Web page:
Great to dip back into the world of craft art -- or whatever name you want to call first-rate works made in clay, glass, wood, metal,… At the New York Ceramics and Glass Fair I reconnected with Cliff Lee, a ceramist whose work I had written about in 2010 for American Style. Five years, I now … Continue reading Ah, the beautiful world of craft art…
Recently revisited "Interwoven Globe" at the Met and marveled once again at the fabulous designs. Are these insects, flowers and animals not great? For a more serious take…see my review in the WSJ.
A worthwhile collection of Tibetan art in Newark -- that in itself to most will seem like the ultimate oxymoron. As one friend wrote to me, "I thought Newark was a cultural wasteland." Wrong. At least not within the wall of the Newark Museum where a very dynamic curator has reinstalled the Tibetan galleries, striking … Continue reading TIBETAN WORKS IN NEWARK
Here's the ultimate decorative arts medium -- cloisonné -- and new evidence that Ming Chinese scholar-artists might have prized it the way they did their craggy scholar's rocks and understated ink paintings. The Economist has a great review of a show of cloisonné at the Bard Graduate Center; I also reviewed it in the Wall … Continue reading Chinese cloisonné: just decorative or also art?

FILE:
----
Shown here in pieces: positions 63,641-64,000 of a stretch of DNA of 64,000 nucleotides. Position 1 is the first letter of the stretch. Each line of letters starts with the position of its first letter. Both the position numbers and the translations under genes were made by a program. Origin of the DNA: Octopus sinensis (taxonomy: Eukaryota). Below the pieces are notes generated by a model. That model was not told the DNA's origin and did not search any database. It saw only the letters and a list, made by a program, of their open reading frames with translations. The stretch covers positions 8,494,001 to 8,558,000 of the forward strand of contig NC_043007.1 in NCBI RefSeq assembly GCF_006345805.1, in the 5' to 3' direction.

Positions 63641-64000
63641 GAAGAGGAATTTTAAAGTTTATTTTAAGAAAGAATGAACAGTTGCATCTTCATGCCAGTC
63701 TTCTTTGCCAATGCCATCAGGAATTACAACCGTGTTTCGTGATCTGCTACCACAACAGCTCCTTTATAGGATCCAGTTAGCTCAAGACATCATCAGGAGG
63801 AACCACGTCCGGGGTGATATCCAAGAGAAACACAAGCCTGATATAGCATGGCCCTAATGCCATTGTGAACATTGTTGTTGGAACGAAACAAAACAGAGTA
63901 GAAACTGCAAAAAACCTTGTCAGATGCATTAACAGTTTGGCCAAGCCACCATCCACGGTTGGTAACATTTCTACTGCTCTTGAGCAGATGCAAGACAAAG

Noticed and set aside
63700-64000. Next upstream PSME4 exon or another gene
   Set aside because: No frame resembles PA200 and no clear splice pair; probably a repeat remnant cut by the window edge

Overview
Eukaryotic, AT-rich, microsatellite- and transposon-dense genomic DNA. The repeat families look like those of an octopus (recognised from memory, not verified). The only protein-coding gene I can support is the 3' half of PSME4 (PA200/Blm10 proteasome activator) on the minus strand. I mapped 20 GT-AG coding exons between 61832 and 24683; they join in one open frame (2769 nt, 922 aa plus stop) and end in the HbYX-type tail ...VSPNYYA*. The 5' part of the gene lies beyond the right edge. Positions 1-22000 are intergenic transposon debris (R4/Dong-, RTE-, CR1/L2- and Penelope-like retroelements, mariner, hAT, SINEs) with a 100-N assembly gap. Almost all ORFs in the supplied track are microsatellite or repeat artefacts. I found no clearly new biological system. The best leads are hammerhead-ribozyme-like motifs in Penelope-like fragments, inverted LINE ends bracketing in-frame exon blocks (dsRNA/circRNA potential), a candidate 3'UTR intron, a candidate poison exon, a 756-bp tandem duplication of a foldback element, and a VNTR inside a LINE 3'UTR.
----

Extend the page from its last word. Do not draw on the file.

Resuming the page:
If there is one thing I want you to take away from this show, the curator told an audience of museum members, it is that these works are three-dimensional works, not just paintings. Wow, I thought, here is a curator at an art museum telling people not to look at a work as painting but, … Continue reading Screening terms
This is a term New Zealand philosopher of art Dennis Dutton used to refer to the world of ‘craft art,’ and I love the term. It reminds me of border regions where people speak two languages and everything from window displays to downtown parades bears the stamp of multiple cultures. I know border areas in … Continue reading borderland of art